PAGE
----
Recently, on ward internal medicine inpatient rounds, one of us asked the residents and students what they considered to be the most important quality in a good doctor. Not surprisingly, most of my team members felt that a large and complete fund of knowledge in internal medicine was the most important quality. Why, not surprisingly? The answer is simple. We constantly probe and test our students and residents in order to assess their knowledge of internal medicine and its daily application. The residents were told that this was a reasonable answer, but not the most essential quality in a good doctor. For me (JSA), I explained, that the most important feature of a good doctor was kindness closely allied with empathy. Why is this the most important element in my opinion? Because sheer knowledge alone without a hefty dose of kindness and empathy, major elements of our humanity, will mean that the “kindness- and empathy-deficient” doctor will not be able to understand what the patient is experiencing and will also not be able to forge a strong and caring relationship with that patient.
Of course, empathy and kindness are not the same thing, but we would hope that the so-called “good doctor” would have a healthy dose of both characteristics. Empathy is a mind process whereby the person recognizes the situation of another human being, such as their pain and suffering, and relates to this other person with sympathy. It clearly requires cerebral processing. Kindness is an element of a person's personality and may have genetic components that determine it in part. However, usually kindness in a person is the result of their upbringing and lessons learned in childhood. We remember clearly our parents admonishing us frequently to be “kind to people and to animals.” In my opinion, the best doctors are those who have a healthy dose of both empathy and kindness stored in their neurons! Empathy and kindness are especially needed when dealing with difficult and challenging patients.
Challenging patients come in many categories. For example, there are those who either claim that no doctor has ever been able to help them or that all doctors are in reality paid servants of the pharmaceutical industry. We are sure that many doctors when faced with such a patient end up terminating the interview as quickly as possible. Sometimes, there is no other option. However, we have observed that the following strategy often helps: First, we acknowledge that the patient is suffering and that perhaps a solution has yet to been found. Then we slowly explain what our understanding of the problem is and how we may be able to find some form of therapy that would help to relieve their suffering. One visit is usually not enough for these challenging patients, but with repeated interactions, some form of therapy often does result in improvement in the patient's symptoms. During our long clinical careers, we have been faced with a number of these “difficult” individuals who, when managed as described, become devoted and long-term patients. Keep in mind that the doctor must have a large fund of knowledge as a basic commodity before any positive intervention is undertaken. Empathy and kindness alone are not sufficient. However, in order to reach the point where the patient is willing to work with the doctor, one needs to start with a substantial dose of kindness and empathy. So-called difficult or challenging patients often have a history involving painful and even traumatic experiences, and no therapeutic relationship can be established until the patient perceives that the doctor understands the extent of his or her suffering and offers kind and empathetic support.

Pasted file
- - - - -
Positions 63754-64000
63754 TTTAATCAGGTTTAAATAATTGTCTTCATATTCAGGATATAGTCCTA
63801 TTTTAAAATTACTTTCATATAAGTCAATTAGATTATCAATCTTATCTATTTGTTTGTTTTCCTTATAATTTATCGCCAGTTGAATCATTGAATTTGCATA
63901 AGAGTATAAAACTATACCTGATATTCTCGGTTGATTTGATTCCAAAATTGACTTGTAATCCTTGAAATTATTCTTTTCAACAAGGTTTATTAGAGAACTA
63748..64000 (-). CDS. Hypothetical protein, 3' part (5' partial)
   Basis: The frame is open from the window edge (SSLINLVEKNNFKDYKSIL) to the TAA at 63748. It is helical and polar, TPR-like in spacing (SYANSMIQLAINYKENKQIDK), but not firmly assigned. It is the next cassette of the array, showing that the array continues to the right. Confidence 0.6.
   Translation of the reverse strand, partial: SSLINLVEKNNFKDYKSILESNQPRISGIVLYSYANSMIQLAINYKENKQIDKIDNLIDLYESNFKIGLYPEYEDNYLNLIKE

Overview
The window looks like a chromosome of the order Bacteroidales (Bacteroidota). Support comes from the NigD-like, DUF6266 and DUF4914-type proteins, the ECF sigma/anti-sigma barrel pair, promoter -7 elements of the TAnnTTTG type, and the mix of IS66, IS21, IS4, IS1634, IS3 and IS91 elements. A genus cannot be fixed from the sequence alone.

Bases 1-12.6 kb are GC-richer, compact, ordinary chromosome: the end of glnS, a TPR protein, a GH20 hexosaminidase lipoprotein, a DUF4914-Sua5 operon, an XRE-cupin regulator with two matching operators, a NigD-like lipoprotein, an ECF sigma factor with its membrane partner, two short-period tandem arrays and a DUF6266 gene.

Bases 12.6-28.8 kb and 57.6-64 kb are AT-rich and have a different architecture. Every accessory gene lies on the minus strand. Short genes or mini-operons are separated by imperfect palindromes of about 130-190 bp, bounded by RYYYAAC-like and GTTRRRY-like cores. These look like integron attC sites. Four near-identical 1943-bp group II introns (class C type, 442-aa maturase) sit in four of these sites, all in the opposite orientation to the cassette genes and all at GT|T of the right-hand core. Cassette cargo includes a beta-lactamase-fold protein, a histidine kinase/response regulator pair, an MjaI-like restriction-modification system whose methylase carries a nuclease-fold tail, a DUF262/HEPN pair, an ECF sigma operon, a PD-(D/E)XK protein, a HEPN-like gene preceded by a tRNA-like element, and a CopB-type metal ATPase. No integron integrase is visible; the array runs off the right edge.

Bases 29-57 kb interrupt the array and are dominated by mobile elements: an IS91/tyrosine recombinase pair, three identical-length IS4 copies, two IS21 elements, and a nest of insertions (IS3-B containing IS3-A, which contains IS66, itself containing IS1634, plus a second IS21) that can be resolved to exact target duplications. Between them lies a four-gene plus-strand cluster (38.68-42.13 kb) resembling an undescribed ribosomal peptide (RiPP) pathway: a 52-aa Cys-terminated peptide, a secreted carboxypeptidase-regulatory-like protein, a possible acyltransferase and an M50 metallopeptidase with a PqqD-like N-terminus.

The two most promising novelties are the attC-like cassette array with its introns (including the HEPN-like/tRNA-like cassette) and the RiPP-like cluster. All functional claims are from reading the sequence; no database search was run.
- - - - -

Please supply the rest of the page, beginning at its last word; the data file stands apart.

An interesting question is whether empathy and kindness can be taught. Psychologists have studied whether or not empathy can be learned and the answer is evidently “Yes.”, ,
These days, US medical curricula do attempt to teach medical students how understanding a patient's feelings can promote their recovery. In our experience, reassurance often helps patients once the doctor understands what is causing the suffering. One of us remembers telling a spouse that her husband had suffered a myocardial infarction and was recovering nicely. She was tearful and inconsolable until it was disclosed that she thought she had caused her husband's myocardial infarction by feeding him hot dogs for dinner. Once her pain had been perceived along with the explanation for it, successful reassurance enabled her to understand that the ingestion of hot dogs had not caused her husband's illness. This reassurance had a very positive effect, and, subsequently, she was able to support her husband very effectively during his post-hospital cardiac rehabilitation. What about kindness, can this too be learned? Evidently, kindness can be learned as well, but much of the research in this area has focused on teaching children how to be kind and compassionate. Nevertheless, an adult can be taught and can learn to practice acts of kindness to the point that this quality becomes part of his or her personality.,
The most common technique is simple and involves a series of acts that can be performed to help develop an internal kindness “app.” Suggestions included simple things such as picking up a piece of trash from the sidewalk and depositing it in a trash can or assisting an elderly person in crossing the street. Other acts are more complex and require more time, for example, accompanying an elderly person to the supermarket to assist with shopping. The articles cited below,
have convinced us that practicing kindness is a form of behavior modification therapy that could result in kindness becoming integrated into a person's personality.
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Published online: November 11, 2020
Conflict of Interest: None.
Authorship: Both authors had access to the data and a role in writing this manuscript.
© 2020 Published by Elsevier Inc.